With Fed mouthpiece Jon Hilsenrath warning - in no lesser status-quo narrative-deliverer than The Wall Street Journal - that The ECB's actions (and pre-emptive collapse in the EUR) means the U.S. economy must deal with a rapidly strengthening dollar that will make American goods more expensive abroad, potentially slowing both U.S. growth and inflation; and Treasury Secretary Lew coming out his crypt to mention "unfair FX moves," it appears The Fed (and powers that be) are worrying about King Dollar. This suggests, as Mises Canada's Patrick Barron predicts, the Fed will start charging negative interest rates on bank reserve accounts as the final tool in the war on savings and wealth
t. With further dollar strength, internationally-exposed US companies will also face headwinds. First, they face the translation impact of lower revenues coming from outside the US. Secondly, it makes US companies less competitive. Thirdly there can be a transactional impact (margin squeeze) where there is a mismatch between a dollar cost base and international revenues. Lastly, where there is an asset-liability mismatch, such as US dollar debt matched against cash or revenues in a foreign currency. This last phenomenon is going to be more common this cycle for US companies which have taken on dollar debt with cash trapped offshore due to repatriation taxes. Amazing as it is, the marke
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Chevron Corp.'s decision to cut 162 jobs from its Appalachian natural gas exploration unit in Moon represents the first major layoffs to hit Marcellus shale operations since prices began falling last year.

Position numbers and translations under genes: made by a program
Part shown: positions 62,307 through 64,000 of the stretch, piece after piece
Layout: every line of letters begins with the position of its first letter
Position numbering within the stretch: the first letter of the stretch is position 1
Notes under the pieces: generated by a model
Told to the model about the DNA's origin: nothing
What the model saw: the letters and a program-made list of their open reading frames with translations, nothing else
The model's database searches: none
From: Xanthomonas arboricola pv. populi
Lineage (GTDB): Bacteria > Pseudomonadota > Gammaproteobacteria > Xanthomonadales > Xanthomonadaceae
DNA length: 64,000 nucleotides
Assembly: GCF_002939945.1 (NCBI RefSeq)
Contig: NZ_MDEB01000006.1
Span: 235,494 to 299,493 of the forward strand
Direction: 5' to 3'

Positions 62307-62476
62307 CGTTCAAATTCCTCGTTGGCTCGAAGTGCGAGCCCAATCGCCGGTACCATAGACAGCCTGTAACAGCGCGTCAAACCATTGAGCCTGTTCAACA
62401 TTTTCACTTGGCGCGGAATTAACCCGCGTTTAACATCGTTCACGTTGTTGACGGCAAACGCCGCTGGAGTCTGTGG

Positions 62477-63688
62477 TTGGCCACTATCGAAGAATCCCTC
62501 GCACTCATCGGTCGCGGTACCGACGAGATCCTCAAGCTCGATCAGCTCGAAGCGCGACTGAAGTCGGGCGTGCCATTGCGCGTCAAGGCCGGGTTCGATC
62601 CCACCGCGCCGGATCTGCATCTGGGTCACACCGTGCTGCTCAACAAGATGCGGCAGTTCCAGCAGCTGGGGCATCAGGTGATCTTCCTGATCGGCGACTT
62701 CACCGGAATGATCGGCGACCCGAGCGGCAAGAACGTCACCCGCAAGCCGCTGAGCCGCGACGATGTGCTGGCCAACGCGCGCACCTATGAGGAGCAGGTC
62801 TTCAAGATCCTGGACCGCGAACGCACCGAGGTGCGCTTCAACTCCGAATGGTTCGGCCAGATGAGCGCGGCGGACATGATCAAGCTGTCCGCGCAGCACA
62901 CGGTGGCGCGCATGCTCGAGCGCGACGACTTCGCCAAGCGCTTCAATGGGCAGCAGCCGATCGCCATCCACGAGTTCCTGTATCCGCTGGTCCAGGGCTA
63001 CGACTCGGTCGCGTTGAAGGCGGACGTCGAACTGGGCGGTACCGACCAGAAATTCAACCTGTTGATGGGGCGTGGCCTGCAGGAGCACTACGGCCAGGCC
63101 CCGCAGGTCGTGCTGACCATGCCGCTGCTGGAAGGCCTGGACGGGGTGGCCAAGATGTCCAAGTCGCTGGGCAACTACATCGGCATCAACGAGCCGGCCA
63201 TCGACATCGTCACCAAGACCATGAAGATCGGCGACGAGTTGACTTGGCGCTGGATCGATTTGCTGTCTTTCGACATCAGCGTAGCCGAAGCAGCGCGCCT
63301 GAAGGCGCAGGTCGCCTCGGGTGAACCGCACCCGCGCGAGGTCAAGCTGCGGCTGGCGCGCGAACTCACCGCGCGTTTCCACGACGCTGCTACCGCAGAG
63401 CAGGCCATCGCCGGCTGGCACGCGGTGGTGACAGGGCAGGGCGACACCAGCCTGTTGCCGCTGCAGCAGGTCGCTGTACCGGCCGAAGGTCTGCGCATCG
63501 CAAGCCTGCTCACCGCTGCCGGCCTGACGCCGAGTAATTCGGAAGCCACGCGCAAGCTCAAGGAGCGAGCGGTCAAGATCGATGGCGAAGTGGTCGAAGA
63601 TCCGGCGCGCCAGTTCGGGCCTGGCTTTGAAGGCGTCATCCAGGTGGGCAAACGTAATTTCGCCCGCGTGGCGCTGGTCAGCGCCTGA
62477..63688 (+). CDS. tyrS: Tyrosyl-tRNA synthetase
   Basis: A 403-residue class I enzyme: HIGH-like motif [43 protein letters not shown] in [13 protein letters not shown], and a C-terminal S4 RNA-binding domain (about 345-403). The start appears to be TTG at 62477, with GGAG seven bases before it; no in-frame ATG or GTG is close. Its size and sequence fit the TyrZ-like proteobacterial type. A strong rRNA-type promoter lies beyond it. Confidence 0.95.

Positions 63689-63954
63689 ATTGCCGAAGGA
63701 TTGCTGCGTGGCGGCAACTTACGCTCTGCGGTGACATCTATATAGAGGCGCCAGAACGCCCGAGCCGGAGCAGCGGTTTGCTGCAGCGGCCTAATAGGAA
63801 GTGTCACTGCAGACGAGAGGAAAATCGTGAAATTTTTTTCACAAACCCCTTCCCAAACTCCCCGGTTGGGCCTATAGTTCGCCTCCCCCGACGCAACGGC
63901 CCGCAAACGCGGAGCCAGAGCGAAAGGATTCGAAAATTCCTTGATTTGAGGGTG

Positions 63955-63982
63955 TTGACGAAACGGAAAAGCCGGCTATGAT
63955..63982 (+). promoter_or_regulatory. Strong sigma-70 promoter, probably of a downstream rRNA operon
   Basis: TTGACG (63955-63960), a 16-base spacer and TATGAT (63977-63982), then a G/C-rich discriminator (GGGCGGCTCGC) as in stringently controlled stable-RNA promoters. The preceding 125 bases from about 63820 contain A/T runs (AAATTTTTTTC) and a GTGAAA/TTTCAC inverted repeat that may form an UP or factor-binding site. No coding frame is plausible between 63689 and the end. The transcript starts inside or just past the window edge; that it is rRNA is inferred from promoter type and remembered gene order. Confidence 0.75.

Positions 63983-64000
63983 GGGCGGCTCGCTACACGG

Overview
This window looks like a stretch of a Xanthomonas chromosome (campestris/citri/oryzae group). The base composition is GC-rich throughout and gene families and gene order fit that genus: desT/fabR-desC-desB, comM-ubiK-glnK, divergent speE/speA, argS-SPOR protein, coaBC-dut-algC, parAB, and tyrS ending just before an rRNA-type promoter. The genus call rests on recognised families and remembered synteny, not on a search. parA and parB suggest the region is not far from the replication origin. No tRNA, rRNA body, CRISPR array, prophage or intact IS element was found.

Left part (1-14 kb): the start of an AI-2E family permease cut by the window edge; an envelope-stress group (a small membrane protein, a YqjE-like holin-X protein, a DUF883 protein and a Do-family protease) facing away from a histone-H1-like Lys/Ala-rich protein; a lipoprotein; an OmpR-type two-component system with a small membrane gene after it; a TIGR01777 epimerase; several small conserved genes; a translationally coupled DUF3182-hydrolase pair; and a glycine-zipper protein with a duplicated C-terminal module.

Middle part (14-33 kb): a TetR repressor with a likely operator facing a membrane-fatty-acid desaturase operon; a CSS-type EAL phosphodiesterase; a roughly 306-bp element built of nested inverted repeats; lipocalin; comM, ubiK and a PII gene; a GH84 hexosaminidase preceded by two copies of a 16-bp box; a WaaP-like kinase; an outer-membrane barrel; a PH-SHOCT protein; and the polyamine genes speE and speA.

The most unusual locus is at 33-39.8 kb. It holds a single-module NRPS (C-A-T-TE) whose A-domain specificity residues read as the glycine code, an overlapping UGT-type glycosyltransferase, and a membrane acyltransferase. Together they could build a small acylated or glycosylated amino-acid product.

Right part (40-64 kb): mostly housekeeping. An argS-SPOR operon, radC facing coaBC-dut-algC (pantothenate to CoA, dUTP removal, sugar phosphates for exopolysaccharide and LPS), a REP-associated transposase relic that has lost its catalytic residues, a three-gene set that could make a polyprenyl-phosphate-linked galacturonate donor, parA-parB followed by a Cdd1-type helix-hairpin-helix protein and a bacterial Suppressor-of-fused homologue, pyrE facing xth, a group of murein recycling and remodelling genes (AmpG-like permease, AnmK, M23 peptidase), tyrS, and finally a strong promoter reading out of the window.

The layoffs will affect up to 23 percent of the 700 people working for the company in Pennsylvania, where it expects to curtail drilling activity. The layoffs include office and field workers and happen as several major gas producers downsized capital spending plans in the Marcellus and Utica shales because of a 35 percent drop in prices since November.
Layoffs in Iowa and Illinois
Fortune cookie say we own the United States
As of September 2014 the largest single holder of U.S. government debt was China, with 21% of all foreign-held U.S. Treasury securities (10% of total U.S. public debt). China's holdings of government debt, as a percentage of all foreign-held government debt are up significantly since 2000 (when China held just 6 percent of all foreign-held U.S. Treasury securities
Pretty soon we will become a colony of China. We will never ever be able to pay them back
lets blame one country for all of Americas corporate woes this quarter
Euro becoming worthless
Can't pay my bills on time with those gasoline savings
I thought i had more money for bills. What happened
Guess thosr gasoline savings not helping
Fed knows best
Credit Suisse knows best